Missouri's health director issued a dire warning Monday after photos and video showed Memorial Day weekend revelers partying close together: The coronavirus is still here, and the spreading of illnesses could have "long-lasting and tragic" results.
O'FALLON — Missouri's health director issued a dire warning Monday after photos and video showed Memorial Day weekend revelers partying close together: The coronavirus is still here, and the spreading of illnesses could have "long-lasting and tragic" results.
One video on social media showed a crammed pool at Lake of the Ozarks, with people lounging and playing close together, without masks. The lake draws people not only from as far away as Arkansas and Iowa. It's an especially popular spot for travelers from St. Louis city and county, which combined account for more than half of Missouri's 12,167 confirmed cases of COVID-19, the illness caused by the virus, and more than two-thirds of the state's 685 deaths.
Bars, restaurants and hotels at Lake of the Ozarks also had big crowds, and they weren't alone. In Hannibal, Mark Twain's hometown and a popular regional tourist attraction, people could be seen sitting shoulder-to-shoulder inside and out at downtown bars and restaurants over the weekend.
Republican Gov. Mike Parson allowed Missouri businesses and attractions to reopen May 4, but the state order requires 6-foot social distancing through at least the end of May. The order leaves it up to local and state health officials to enforce social distancing.
The sheriff of Camden County, the area of the lake that attracts the most visitors, said in a statement that there is no crime related to social distancing "and therefore the sheriff's office has no authority to enforce actions in that regard."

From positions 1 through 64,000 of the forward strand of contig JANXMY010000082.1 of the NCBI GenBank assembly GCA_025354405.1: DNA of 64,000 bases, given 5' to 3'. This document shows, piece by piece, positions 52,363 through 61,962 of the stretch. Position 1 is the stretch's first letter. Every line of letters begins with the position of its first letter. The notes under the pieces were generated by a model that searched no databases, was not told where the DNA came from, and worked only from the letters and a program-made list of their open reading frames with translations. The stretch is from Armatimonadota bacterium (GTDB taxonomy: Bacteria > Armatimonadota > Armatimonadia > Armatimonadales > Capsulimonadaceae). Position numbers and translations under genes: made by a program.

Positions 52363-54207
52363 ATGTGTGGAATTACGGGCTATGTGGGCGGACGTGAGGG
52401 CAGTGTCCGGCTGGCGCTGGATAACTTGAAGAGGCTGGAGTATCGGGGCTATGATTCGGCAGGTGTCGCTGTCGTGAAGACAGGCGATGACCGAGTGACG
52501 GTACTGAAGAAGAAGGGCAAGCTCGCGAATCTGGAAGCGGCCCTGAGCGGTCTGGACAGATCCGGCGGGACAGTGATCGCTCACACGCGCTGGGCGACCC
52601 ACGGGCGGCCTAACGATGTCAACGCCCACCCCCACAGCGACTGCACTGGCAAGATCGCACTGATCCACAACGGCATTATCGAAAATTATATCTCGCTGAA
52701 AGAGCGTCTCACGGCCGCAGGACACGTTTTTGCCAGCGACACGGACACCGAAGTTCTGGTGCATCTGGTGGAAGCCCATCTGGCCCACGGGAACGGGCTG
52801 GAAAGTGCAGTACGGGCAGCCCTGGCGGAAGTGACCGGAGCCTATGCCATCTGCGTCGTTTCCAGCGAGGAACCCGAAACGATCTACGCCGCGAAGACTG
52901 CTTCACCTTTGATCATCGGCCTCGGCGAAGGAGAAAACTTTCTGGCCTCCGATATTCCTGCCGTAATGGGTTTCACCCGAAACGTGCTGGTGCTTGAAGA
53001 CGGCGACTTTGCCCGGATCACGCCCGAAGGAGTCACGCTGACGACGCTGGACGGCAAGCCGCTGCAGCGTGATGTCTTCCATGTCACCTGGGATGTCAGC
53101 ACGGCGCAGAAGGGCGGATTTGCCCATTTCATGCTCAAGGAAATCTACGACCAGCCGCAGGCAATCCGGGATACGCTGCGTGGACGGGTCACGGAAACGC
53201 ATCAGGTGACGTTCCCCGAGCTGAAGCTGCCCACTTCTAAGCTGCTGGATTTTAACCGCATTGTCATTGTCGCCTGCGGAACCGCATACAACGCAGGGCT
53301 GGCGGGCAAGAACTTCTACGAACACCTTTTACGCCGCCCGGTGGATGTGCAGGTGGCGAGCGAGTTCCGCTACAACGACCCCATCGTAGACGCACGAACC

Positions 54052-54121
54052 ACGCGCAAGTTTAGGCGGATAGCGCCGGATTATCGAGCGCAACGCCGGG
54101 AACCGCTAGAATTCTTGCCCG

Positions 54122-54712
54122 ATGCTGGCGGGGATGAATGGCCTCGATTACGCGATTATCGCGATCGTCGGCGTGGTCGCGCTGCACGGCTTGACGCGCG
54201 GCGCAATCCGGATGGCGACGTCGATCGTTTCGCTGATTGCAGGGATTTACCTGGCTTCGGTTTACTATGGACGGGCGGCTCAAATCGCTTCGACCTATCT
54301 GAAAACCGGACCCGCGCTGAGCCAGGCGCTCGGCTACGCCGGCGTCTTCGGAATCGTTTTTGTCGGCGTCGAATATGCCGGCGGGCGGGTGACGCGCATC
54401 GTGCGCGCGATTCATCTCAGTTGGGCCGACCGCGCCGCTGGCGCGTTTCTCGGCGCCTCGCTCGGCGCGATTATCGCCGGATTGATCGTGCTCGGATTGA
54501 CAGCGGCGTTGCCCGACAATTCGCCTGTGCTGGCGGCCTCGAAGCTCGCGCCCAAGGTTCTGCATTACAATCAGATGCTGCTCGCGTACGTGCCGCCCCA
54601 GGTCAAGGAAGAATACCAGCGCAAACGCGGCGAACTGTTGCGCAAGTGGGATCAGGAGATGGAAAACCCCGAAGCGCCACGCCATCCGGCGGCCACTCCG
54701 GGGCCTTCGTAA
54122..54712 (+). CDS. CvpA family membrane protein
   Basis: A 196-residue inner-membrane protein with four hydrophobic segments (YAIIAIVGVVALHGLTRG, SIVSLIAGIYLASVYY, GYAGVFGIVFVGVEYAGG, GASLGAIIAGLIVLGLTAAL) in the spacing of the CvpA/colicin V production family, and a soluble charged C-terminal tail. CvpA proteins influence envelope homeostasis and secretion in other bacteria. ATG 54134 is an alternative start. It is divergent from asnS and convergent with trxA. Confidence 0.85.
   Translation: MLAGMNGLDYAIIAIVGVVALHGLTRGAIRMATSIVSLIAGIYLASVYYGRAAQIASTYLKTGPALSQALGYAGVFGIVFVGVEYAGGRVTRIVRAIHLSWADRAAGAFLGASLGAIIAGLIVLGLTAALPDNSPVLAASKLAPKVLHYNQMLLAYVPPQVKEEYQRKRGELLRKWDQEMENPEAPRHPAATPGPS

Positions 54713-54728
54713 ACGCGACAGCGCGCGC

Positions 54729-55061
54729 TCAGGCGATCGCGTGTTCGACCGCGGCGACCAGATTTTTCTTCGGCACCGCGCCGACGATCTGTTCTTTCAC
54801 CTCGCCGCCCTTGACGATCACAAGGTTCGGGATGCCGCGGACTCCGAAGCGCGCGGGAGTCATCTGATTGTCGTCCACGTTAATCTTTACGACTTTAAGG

"We expect residents and visitors alike to exhibit personal responsibility when at the lake," Sheriff Tony Helms said. "We also respect the right of citizens to move freely around the lake and take responsibility to protect themselves from any expected dangers related to COVID-19."
But the images clearly caught the eye of other public officials.
"This Memorial Day, we caution that COVID-19 is still here, and social distancing needs to continue to prevent further spread of infections," Missouri Department of Health and Senior Services Director Randall Williams said in a statement.
Video from the Lake of the Ozarks typically showed younger people. Williams said close contact, even in the outdoors, can lead to more infections, even among the young and healthy who may not experience symptoms.
"When they then carry the virus and transmit it to a more vulnerable person, this is when we tend to see the long-lasting and tragic impact of these decisions that are being made," Williams said.
St. Louis Mayor Lyda Krewson, in a statement, called it "irresponsible and dangerous" to engage in such high-risk behavior.
"Now, these folks will be coming home to St. Louis and counties all over Missouri and the Midwest, raising concerns about the potential of more positive cases, hospitalizations, and tragically, deaths," Krewson said in a statement. "It's just deeply disturbing."
St. Louis Health Department spokesman Harold Bailey said officials are "greatly concerned" that city residents will return from large gatherings and bring the virus back with them.
"That could negate, or even set back the mitigation efforts we have accomplished up to this point in the pandemic," Bailey said in an email.
For most people, the new coronavirus causes mild or moderate symptoms, such as fever and cough that clear up in two to three weeks. For some, especially older adults and people with existing health problems, it can cause more severe illness, including pneumonia, and death.
St. Louis officials said private commercial labs are experiencing delays in processing coronavirus tests. A news release from the city health department did not name the labs with delays or specify the lag.
Dr. Fredrick Echols, the city's health director, said the delays mean longer wait times for patients wanting to know if they've tested positive. It could also mean that data used to determine the timing of phased-in business re-starts could be skewed.
"Test results are the key to understanding how widely the virus has spread, how it is currently spreading, and its severity," Echols said in a statement.